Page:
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Newtown Photographer Brings Awareness To Shelter Animals At Art Exhibit

Newtown photographer Sarah Matula's photo exhibit, "Shelter Pets - Changing Perceptions," will be at the Bethel Public Library from 3-5 p.m. on July 9. Photo Credit: contributed
Newtown photographer Sarah Matula with Heidi, a Weimaraner puppy mill survivor, abandoned at a shelter and adopted in August of 2014. Photo Credit: contributed

NEWTOWN, Conn. — Newtown photographer Sarah Matula has made it her mission to encourage people to adopt animals from shelters when deciding on new pets.

In her first-ever photography exhibit, "Shelter Pets - Changing Perceptions," Matula has created a collection of images intended to challenge some preconceptions about what defines a shelter pet. The exhibit will take place on July 9 from 3-5 p.m. at the Bethel Public Library.

The free exhibit will include a meet-and-greet with some of the Danbury Animal Welfare Society's adoptable animals. Light refreshments will be served.

All of the animals in the 20 photographs in the exhibit are either adoptable or have already been adopted. There will be information on each animal featured in the photographs. All of the photographs are for sale.

Matura's photography will be on display at the library throughout July.

"I've always been an animal photographer, said Matula, 40, who is originally from Bournemouth, England, and came to the United States in 2013. "While I used to do photography for fun and friends, once I moved to the United States I found out how bad the shelter pet problem is and wanted to do something to help.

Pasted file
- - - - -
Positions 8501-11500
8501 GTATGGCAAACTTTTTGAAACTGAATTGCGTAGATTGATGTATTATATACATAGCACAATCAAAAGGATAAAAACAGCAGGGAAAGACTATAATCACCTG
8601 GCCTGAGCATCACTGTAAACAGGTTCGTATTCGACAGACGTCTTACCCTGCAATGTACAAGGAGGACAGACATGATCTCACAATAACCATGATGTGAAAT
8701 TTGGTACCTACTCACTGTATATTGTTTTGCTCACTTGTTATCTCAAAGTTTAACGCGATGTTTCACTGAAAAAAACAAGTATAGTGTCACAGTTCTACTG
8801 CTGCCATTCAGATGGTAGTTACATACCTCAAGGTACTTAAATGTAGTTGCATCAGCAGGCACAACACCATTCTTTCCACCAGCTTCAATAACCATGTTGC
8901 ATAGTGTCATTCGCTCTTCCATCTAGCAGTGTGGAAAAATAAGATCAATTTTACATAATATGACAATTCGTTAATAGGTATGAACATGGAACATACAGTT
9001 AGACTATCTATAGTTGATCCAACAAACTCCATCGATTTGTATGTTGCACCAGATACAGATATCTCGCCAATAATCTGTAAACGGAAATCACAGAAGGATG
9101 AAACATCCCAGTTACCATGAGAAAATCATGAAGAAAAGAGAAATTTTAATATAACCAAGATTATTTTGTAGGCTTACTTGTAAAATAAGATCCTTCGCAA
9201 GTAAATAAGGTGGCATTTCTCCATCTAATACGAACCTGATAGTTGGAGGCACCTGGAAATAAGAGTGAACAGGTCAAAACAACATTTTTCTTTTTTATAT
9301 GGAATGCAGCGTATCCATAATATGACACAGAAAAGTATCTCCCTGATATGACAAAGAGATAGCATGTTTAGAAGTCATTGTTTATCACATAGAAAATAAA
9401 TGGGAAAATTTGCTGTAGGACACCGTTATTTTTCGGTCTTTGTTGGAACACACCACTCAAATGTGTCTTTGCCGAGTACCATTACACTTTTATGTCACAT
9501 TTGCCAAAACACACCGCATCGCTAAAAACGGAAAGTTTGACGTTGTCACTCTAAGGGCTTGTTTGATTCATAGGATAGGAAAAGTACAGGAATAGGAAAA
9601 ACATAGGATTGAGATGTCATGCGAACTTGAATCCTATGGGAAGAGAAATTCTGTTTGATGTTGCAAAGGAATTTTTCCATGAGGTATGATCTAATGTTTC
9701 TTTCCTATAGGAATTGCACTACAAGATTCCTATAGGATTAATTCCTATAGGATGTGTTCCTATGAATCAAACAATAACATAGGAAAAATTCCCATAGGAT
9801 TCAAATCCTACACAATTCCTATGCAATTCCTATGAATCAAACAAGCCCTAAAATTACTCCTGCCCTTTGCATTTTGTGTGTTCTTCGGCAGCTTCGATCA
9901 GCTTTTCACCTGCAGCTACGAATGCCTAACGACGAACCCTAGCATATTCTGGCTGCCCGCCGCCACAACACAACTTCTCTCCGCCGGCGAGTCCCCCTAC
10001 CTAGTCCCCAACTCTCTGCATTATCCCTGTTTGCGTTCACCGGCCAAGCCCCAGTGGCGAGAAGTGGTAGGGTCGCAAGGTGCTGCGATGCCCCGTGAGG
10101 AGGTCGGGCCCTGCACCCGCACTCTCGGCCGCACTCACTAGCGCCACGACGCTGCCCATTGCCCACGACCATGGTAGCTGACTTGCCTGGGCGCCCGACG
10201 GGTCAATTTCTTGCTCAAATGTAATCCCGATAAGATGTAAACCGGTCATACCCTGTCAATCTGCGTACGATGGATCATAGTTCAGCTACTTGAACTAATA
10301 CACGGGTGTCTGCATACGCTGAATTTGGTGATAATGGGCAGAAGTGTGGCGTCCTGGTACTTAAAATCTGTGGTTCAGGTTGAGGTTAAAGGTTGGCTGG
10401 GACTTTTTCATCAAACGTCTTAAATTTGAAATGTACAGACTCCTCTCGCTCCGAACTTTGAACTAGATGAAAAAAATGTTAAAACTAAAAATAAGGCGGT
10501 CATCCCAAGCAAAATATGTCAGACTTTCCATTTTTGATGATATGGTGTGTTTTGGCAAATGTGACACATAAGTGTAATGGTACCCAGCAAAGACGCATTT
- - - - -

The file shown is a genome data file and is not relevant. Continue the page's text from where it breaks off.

"I learned that each year, around 1.2 million dogs and 1.4 million cats are euthanized in shelters -- that’s over 7,000 per day. The Humane Society estimates that 2.4 million of these animals are healthy and adoptable."

She explained that through her images, she wants people to understand that a shelter pet is just a pet who doesn't have a home yet. They are not broken in some way.

Many people have never been inside a shelter and have only seen commercials of a sad pet in a shelter cowering in a corner, she said, "And it's very hard for them to then imagine that animal being a fluffy member of their family."

If adopting a shelter pet is not an option, Matula said people can help shelter pets in other ways, including by fostering them, volunteering at a shelter, donating supplies for shelter animals or spreading the word about the cause on social media.

Showcasing shelter pets at the exhibit is very beneficial. "If people meet the animals, it gives the animals a chance to show their personality and show that they can be a fantastic family member," she said.

The Bethel Public Library is at 189 Greenwood Ave. For more information on Sarah Matula and her photography, click here .

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